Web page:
Substances like grease are near impossible to remove from fabric, but your normal, everyday, run-of-the-mill dirt can usually be removed by dry cleaning or hand washing. I saw a lot of online posts from brides who used washable paint on their dress and then soaked it in their shower and hung it to dry with no problems. Lastly, you want to give some thought to the type of things you might run into where you've chosen to do your shoot. I knew there was a good chance I'd come in contact with some grease because I was at a junkyard. If you're in a wooded area doing something with mud, for example, you should be careful of twigs and branches that can catch the whispy top layers of your dress and tear them.
Along the same lines of getting to know your dress and thinking about what it may come in contact with, before you do a trash the dress photo shoot it's a good idea to think about the level at which you are comfortable trashing the dress you got married in. I talked to my parents (who bought my dress for me) and asked if there was anything that would make them uncomfortable. Ultimately, they told me to do whatever I wanted to do, but I certainly didn't want to seem ungrateful. Mostly you have to be honest and realistic with yourself.
Whether or not you plan to pass your dress onto a cousin or future daughter, renew your vows in it or preserve it to hang in a closet for the rest of eternity, it's still your wedding dress. Figure out how you feel about it. Everyone's different. Are you sentimental about it? Is it just another dress? Thinking about this ahead of time will ensure you don't get caught up in the moment or allow a photographer to push you into doing something you'll cry yourself to sleep about later.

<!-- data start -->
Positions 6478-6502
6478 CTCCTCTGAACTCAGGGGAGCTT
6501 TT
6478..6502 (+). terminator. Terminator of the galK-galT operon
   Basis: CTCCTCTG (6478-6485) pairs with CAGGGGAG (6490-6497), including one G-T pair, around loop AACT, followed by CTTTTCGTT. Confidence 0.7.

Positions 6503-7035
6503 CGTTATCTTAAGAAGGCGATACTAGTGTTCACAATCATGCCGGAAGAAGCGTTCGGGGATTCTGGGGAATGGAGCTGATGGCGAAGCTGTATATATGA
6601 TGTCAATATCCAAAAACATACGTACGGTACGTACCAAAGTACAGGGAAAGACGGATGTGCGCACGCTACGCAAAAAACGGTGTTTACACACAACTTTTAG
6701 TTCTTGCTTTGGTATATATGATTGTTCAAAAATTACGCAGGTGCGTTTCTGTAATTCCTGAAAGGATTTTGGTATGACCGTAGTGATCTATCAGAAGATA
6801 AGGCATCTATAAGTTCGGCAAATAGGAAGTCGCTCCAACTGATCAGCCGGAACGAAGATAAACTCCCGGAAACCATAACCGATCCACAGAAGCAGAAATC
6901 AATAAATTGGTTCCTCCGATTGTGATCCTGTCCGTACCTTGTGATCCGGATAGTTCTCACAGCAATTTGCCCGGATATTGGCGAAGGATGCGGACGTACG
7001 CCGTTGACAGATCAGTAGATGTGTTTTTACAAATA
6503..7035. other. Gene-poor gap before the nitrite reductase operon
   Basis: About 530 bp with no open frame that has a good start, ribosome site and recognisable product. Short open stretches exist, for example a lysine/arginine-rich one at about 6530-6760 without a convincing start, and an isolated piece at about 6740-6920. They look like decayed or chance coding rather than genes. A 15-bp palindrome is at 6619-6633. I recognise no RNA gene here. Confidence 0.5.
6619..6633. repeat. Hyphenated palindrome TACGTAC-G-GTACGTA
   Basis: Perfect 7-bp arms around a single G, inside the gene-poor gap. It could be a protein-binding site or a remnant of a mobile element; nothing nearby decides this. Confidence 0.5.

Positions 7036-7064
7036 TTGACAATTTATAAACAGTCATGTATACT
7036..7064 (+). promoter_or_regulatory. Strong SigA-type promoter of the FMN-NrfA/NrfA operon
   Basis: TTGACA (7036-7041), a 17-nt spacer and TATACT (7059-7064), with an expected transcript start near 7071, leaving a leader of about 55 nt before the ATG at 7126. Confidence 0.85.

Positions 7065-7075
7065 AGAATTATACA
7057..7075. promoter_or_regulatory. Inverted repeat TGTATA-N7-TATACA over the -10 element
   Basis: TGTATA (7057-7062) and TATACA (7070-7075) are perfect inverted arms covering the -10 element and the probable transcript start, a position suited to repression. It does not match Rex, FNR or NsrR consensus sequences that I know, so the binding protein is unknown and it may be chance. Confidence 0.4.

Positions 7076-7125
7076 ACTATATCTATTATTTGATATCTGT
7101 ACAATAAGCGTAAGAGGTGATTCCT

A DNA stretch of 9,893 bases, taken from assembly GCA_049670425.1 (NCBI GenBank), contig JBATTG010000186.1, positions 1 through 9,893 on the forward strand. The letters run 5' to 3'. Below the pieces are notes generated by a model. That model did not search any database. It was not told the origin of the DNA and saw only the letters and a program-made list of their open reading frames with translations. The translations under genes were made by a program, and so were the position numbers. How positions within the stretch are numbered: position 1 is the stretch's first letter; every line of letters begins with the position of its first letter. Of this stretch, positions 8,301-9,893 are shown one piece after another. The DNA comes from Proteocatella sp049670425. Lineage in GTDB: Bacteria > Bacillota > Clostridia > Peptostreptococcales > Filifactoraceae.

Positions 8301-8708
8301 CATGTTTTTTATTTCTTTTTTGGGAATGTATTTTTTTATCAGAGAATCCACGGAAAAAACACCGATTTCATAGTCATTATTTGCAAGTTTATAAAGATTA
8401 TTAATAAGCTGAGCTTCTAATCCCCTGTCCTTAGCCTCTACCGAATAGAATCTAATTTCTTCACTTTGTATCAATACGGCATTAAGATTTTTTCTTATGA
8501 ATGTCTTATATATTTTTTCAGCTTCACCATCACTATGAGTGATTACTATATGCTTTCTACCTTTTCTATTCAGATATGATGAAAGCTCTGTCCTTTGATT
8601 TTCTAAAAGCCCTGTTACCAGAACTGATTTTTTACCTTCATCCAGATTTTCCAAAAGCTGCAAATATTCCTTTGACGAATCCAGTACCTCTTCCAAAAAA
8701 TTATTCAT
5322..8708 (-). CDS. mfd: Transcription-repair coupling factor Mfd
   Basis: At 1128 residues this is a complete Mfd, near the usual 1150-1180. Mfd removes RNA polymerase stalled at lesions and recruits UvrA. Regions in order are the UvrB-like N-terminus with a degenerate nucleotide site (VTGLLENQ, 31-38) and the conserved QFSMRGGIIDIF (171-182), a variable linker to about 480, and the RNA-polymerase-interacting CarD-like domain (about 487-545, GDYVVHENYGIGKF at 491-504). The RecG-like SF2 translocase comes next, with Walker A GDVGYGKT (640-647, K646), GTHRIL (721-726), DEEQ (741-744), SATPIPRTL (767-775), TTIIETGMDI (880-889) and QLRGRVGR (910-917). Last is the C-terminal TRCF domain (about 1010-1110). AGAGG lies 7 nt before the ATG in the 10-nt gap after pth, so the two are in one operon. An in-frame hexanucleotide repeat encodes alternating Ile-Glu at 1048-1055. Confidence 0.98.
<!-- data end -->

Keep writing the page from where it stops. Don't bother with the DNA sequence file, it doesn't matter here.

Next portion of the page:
I was actually pretty set that my dress was going to make it out of the shoot without so much as a smudge, but I changed my mind that day and decided that if it had a few bumps and bruises for the sake of art they would serve as a memory of the photo shoot. We ditched the plastic tarps and I just went with it. Having not been careful at all, other than holding it up when I walked (black, dirty sand is not a good look), it really didn't get very dirty. The chapel-length train and under layers are pretty black, but I've seen worse from just a wedding reception. As long as you and your photographer know what to expect going in, you can always choose not to take certain precautions you came prepared to take.
Finally, you gotta commit! I am the girliest girl of all time and I was sitting on questionable car seats, leaning my face on headrests riddled with unknown substances and doing my best to ignore the spiders. Whatever setting you choose, you have to commit to what you're doing. Have fun with it and make it believable! You don't have to dive into a pool to get a great shot, but you can't be afraid to touch and interact and climb, explore and push yourself out of your comfort zone. Release your inner supermodel!
Come back to see how we wrap up this series! Do you think you're going to trash your dress?
Makeup artist Camila Santos (Just watch the transformation in the pictures of Jess from supermodel to junkyard girl)
Hairstylist - Rachel Ellerby - You can find her at J. Sterling's Hair Design in Apopka, Fl.
The dress was by Vera Wang
Here you can find Jess's wedding.